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A 3-Pronged Framework To Ensure Smooth AI Adoption In Enterprises

Deepak Arora, VP- Technology, Publicis Sapient

With more than two decades of professional experience, Deepak is an expert in providing strategic consulting to CXOs on digital business transformation.

Offering an entire gamut of capabilities to solve complex business problems, Machine Learning (ML) and Artificial Intelligence (AI) are imperatives for business success today. A recent survey reveals 85 percent of businesses are either evaluating AI or already using some basic form of it in production. Most businesses face the same set of challenges while embracing AI: Lack of a strategic view and alignment of needs, recognizing and establishing use cases, and shortage of skills in the market among others.

How should organizations go about addressing these bottlenecks? How can business and tech leaders adopt AI to its true potential and drive value for the enterprise? Most of these bottlenecks can be mapped into three categories:

Business and tech leaders should take a more scientific approach to addressing the two most important challenges: (a) Recognizing the need for AI and (b) Difficulties in identifying use cases.

Explore ‘Prediction’ opportunity: To recognize the need for AI and establishing use cases, leaders should review organizational workflows and break them into tasks. They must analyze the tasks that have a significant prediction component and would benefit from a prediction machine. Next, they should determine the ROI for building a prediction machine to complete each task, and rank those tasks from top to bottom. The next step is to prioritize the tasks and adopt a POV on how fast they want to reach the transformation point so they can determine the necessary investment.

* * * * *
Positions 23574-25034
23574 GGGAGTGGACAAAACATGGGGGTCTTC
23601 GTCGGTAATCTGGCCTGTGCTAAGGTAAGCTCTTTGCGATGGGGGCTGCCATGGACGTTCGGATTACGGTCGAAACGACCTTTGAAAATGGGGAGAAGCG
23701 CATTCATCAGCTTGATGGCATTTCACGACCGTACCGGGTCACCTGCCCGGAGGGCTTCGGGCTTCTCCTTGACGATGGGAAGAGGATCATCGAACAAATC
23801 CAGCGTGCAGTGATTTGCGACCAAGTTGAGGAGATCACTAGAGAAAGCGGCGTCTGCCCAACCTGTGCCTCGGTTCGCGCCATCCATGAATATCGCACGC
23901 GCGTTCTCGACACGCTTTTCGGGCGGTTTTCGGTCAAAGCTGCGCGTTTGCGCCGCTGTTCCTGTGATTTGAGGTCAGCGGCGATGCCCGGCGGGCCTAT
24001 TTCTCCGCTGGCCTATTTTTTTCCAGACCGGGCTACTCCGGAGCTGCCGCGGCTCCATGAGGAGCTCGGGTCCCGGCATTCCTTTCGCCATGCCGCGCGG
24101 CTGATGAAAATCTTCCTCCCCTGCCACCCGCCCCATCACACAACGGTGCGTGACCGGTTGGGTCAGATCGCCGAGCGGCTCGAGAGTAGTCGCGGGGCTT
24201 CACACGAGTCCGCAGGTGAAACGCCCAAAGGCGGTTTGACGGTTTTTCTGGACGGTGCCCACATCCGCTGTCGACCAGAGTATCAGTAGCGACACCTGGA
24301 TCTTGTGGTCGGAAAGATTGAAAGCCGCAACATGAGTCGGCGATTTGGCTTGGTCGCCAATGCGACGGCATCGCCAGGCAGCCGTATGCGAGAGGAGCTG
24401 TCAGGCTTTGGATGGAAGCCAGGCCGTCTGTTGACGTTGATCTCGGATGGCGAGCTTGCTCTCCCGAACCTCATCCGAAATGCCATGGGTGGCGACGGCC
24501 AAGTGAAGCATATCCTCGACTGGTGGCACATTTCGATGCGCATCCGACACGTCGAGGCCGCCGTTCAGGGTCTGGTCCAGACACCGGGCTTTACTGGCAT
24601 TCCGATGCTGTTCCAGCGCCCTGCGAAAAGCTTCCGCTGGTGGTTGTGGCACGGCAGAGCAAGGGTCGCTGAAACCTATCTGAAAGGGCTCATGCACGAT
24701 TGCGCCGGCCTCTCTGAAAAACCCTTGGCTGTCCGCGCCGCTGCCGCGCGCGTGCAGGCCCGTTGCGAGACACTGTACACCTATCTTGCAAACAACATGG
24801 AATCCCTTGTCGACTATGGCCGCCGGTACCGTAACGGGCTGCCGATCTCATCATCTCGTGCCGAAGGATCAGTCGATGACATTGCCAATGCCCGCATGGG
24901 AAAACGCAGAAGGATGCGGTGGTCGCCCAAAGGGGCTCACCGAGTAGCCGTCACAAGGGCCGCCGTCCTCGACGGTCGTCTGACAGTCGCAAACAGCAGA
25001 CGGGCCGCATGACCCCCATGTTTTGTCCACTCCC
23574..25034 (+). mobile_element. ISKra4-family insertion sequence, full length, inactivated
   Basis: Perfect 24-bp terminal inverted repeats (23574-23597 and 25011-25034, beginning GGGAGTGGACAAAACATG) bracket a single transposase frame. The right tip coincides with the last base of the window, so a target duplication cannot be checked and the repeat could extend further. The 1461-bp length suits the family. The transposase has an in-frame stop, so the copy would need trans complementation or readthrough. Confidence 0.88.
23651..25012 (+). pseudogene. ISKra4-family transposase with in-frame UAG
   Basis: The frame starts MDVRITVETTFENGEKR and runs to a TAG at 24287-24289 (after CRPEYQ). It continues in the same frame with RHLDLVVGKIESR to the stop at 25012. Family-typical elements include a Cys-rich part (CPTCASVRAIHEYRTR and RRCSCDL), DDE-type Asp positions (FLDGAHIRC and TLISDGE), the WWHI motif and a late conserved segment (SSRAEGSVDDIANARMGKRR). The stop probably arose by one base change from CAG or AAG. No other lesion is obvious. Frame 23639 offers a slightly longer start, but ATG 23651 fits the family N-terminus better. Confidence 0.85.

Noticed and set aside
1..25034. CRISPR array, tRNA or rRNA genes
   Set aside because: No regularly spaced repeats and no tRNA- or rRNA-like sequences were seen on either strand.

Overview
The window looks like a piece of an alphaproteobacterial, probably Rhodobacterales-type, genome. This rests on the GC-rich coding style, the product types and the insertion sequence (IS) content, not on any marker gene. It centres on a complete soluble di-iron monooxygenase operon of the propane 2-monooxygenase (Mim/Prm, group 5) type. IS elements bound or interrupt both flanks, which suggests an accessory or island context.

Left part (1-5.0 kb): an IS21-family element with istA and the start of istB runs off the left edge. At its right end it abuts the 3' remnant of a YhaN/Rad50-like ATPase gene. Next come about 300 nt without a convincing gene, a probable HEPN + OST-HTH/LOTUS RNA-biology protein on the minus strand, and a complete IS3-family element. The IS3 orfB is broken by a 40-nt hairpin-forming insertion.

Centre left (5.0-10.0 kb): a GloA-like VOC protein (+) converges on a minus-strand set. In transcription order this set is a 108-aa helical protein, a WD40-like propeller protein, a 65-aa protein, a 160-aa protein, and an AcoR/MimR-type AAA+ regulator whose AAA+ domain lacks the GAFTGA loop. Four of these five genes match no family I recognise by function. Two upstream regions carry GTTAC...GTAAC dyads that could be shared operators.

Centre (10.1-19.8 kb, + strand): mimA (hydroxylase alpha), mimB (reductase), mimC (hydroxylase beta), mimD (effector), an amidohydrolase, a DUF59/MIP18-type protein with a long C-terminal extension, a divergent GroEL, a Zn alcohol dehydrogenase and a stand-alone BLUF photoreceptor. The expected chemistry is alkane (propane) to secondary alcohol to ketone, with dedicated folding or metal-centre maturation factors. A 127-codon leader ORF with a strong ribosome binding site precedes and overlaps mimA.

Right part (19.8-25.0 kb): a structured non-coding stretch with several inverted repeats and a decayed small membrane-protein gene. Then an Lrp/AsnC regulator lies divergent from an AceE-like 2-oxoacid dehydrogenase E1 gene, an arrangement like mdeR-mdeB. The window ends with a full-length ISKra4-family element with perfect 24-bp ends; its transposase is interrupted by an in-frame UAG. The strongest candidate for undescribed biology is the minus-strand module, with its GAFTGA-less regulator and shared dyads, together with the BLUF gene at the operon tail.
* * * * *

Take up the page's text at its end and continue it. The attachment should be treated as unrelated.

Define clear goals at use case level: According to McKinsey, “The organizations that will benefit most from AI will be the ones that are able to most clearly and accurately specify their objectives.” In my opinion, clear objectives will not only help in understanding transformational potential, but will also help define data and training requirements. Thanks to the methods used to train AI, its effectiveness is directly tied to goal-specification clarity.

Data governance cannot be an afterthought: Lack of data is a key barrier to AI adoption. Although the importance of data quality is widely recognized,

most organizations don’t do enough to ensure this quality. Poor data quality is more of an issue with people and process than with a platform, as it’s primarily caused by disorganized data stores. To avoid adoption issues later, and ensure the desired outcome, enterprises should make this a key focus area in their AI/ML initiatives.

For many organizations, deriving value from AI/ ML is an expensive proposition. This is further compounded in large companies where multiple teams are eager to adopt AI/ML. However, in most cases, different teams use different methods to approach these initiatives. Those who are experimenting are doing so at a premium: procuring infrastructure, creating data connectors and pipelines, and deploying manually. Too much energy is spent on activities that do not produce value, which further contributes to adoption barriers.